I’m starting to get into some kind of groove with “Advent Adventures” – today was about seeking opportunities to fulfill the “tasks” (that makes them sound too much like chores – I’ll work on finding a better word) that my Reverse Advent Calendars set out.
Beginning the day with a short meditation is, I think, key for me. (Oddly enough, today’s was all about establishing “keystone habits” by which she meant small, easy-to-complete tasks that get you set up for success throughout the rest of your day. It’s a good idea and I’m working to figure out what mine are. I’m pretty sure that taking the time to do these little five-minute meditations first thing in the morning is a central part of it for me!)
Today was a “work from home” day so I settled down to map out my day and worked steadily to get my “work to do” list both reasonably constructed (in other words, enough to make a dent in the workload without piling so much on there that it was going to be impossible to accomplish – this is, by the way, a real challenge for me and a continuing issue) and then to get it in the “this can be marked off” category.
In addition to that sort of work, there was some “adulting” to do – a few phone calls and decisions to make that had been put off longer than they should have been, along with some laundry. (There’s always laundry.)
I did my French lesson, thereby completing an entire section (yay!!) and there’s stuffing in the food box. I took some soup I had frozen and slowly warmed that up for dinner, dug out the bread maker to bake a loaf to go with the soup, and made my first batch of “Christmas crack,” which I can tell you comes by the name honestly.*
The big challenges today required me to leave the house, so once the other work was completed, I ventured out, charged with the task of buying someone coffee and giving sincere compliments to as many people as possible. (These really are lovely tasks, aren’t they?) The compliments came easily – funny what you find when you’re really looking, isn’t it? – and I ran into two lovely young women at the coffee shop. While I didn’t buy them coffee, I did buy them macarons, so I figure that fulfills the spirit of the thing. (Aside – I live in a Very Small Town, and I actually knew these two girls [teens] and/or their parents, who should be quite proud of how their girls are turning out.) We enjoyed our snack and then I went off to my “creative movement” for the day – a slow flow yoga class.
Oh. My. I think this could easily become something I do on a regular basis. I chose this class over other activities today because it’s taught by a young woman who was once a student of mine (long ago and far away) and I have always found her to be delightful. Imagine my joy at discovering that she is a sympathetic, funny, and deeply wise teacher herself. It was truly a special experience and I left the class feeling peaceful and grounded – feelings that I often find to be in short supply with the hustle and bustle of holiday preparation (oh yes – I also got the Christmas pictures hung today and the Christmas dishes switched out with the “regular” ones, so a little done on that front, as well.)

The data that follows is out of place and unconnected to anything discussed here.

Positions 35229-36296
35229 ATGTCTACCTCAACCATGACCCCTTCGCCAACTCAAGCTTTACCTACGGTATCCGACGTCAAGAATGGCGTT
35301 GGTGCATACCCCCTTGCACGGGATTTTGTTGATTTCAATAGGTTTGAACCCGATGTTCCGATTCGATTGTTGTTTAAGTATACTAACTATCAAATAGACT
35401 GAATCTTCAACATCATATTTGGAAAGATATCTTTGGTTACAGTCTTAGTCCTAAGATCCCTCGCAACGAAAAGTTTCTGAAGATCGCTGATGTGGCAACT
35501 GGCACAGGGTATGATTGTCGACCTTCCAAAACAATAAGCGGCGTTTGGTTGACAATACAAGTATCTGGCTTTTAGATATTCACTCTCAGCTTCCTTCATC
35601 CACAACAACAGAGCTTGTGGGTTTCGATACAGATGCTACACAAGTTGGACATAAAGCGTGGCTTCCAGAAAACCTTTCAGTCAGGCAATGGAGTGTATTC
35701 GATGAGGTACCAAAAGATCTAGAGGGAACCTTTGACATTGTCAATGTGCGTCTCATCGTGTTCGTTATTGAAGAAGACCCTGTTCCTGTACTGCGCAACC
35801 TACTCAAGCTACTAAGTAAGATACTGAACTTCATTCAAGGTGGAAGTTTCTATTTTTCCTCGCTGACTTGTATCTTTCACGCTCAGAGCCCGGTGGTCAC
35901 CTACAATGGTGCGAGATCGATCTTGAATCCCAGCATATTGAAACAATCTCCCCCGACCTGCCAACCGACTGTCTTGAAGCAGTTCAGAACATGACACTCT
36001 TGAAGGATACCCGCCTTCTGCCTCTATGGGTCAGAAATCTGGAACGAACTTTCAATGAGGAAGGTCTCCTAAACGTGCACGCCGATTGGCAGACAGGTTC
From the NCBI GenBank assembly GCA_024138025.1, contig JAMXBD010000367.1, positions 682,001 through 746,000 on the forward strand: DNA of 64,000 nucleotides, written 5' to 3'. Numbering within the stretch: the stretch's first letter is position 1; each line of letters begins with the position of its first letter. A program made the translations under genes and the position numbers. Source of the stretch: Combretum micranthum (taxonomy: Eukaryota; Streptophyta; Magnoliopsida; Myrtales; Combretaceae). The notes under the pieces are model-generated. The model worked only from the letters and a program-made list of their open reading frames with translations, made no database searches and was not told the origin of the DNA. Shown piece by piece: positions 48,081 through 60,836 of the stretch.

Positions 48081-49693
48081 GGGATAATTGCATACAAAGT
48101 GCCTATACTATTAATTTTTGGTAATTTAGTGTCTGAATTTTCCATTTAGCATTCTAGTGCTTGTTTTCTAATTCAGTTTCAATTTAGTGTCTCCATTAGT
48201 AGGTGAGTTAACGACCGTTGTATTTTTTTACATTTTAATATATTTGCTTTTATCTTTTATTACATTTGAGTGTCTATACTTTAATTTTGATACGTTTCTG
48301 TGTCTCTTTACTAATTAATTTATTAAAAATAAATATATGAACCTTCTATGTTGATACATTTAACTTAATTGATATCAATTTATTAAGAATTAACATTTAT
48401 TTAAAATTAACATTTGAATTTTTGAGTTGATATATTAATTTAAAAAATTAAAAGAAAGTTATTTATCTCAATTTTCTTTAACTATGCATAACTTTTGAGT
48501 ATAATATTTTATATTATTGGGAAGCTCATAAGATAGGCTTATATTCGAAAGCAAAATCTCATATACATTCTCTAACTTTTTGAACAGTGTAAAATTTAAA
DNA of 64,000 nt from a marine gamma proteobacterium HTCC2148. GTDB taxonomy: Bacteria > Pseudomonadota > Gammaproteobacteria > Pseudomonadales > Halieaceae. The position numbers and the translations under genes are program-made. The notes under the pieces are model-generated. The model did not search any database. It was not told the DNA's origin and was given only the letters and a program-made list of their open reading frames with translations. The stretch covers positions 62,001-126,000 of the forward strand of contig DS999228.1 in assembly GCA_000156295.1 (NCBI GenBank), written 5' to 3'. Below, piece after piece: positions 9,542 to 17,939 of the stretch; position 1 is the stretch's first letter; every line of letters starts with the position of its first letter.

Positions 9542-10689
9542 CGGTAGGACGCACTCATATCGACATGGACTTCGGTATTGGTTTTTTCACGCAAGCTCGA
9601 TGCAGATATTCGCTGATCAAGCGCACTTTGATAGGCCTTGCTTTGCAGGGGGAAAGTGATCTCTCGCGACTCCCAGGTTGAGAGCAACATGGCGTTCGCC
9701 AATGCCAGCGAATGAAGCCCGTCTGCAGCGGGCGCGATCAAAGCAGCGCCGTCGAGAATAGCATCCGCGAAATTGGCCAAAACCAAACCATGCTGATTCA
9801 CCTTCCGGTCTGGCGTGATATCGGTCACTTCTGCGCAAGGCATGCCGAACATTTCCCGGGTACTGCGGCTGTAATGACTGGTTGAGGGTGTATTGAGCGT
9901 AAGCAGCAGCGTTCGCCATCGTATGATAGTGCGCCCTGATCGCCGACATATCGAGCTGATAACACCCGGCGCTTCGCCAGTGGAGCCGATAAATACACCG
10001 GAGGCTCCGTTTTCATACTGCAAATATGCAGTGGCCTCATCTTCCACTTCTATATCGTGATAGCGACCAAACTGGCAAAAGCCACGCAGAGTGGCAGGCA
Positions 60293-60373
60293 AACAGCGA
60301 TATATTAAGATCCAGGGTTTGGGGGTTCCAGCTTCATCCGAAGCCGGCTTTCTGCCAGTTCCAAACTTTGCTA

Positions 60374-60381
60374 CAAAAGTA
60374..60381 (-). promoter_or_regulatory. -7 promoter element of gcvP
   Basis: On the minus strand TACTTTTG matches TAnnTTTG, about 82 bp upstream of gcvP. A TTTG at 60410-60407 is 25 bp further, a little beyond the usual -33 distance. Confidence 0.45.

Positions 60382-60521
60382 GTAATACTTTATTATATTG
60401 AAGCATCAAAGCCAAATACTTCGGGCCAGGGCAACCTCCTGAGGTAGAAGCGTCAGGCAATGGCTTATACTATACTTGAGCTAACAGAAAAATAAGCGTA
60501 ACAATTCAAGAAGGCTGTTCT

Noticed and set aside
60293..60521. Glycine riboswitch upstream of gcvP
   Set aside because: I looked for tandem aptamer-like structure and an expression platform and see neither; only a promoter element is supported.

This was a really good day. I think the key was in looking at how much “work work” needed to get done and then ruthlessly prioritizing that instead of throwing everything onto the list and insisting that it all needed to get done in order for me to have any self-worth. The prioritizing approach bears a little resemblance to a quote from St. Matthew – “Take therefore no thought for the morrow: for the morrow shall take thought for the things of itself. Sufficient unto the day is the evil thereof.” (Matt. 6:34 – it’s part of the Sermon on the Mount for those of you keeping score at home.) In other words, do what’s right in front of you – that is sufficient for the day. (Just to be clear, I don’t actually think the work I have to do is “evil,” but the sentiment of just doing one day’s work during one day stands.)
*Ok, don’t call it “Christmas crack.” But it’s nearly as addictive. Bring a cup of butter (real butter, please) and a cup of dark brown sugar to a boil, then turn down the heat and let it simmer for 5 minutes. While that’s simmering, line a cookie sheet (use one with sides, so it’s a shallow pan) with foil then grease the foil (a cooking spray like Pam will do fine, but DO NOT SKIP THIS STEP and for heaven’s sake, LINE THE PAN!). Cover the foil with a layer of saltine crackers – just plain ol’ saltines lined up in rows. Depending on the size of your pan, it’ll take about a sleeve of saltines. Pour the sugar/butter mixture over the crackers and spread it evenly so everything is coated. (See why you don’t want to use a flat, no-sided cookie sheet? Right. Pop it into the oven (preheated to 350 degrees Fahrenheit or 175 Celsius) for 6 – 10 minutes. (Just depends on your oven and how crowded the pan is with saltines – I checked at 8 minutes and it was good – you don’t want the sugar to scorch.) Pull out the pan and pour an entire 12-ounce bag of chocolate chips over the surface of the yummy-ness, then slowly spread the melting chocolate out to completely cover the sugar/butter-coated saltines. Let it cool, then put them in the fridge to get hard. Break the resulting deliciousness into small-ish pieces and try to not eat them all at once. Store them in a cookie tin lined with wax paper. They are variations with other kinds of chips – peanut butter, brickle, etc. – and I’m looking forward to trying them all!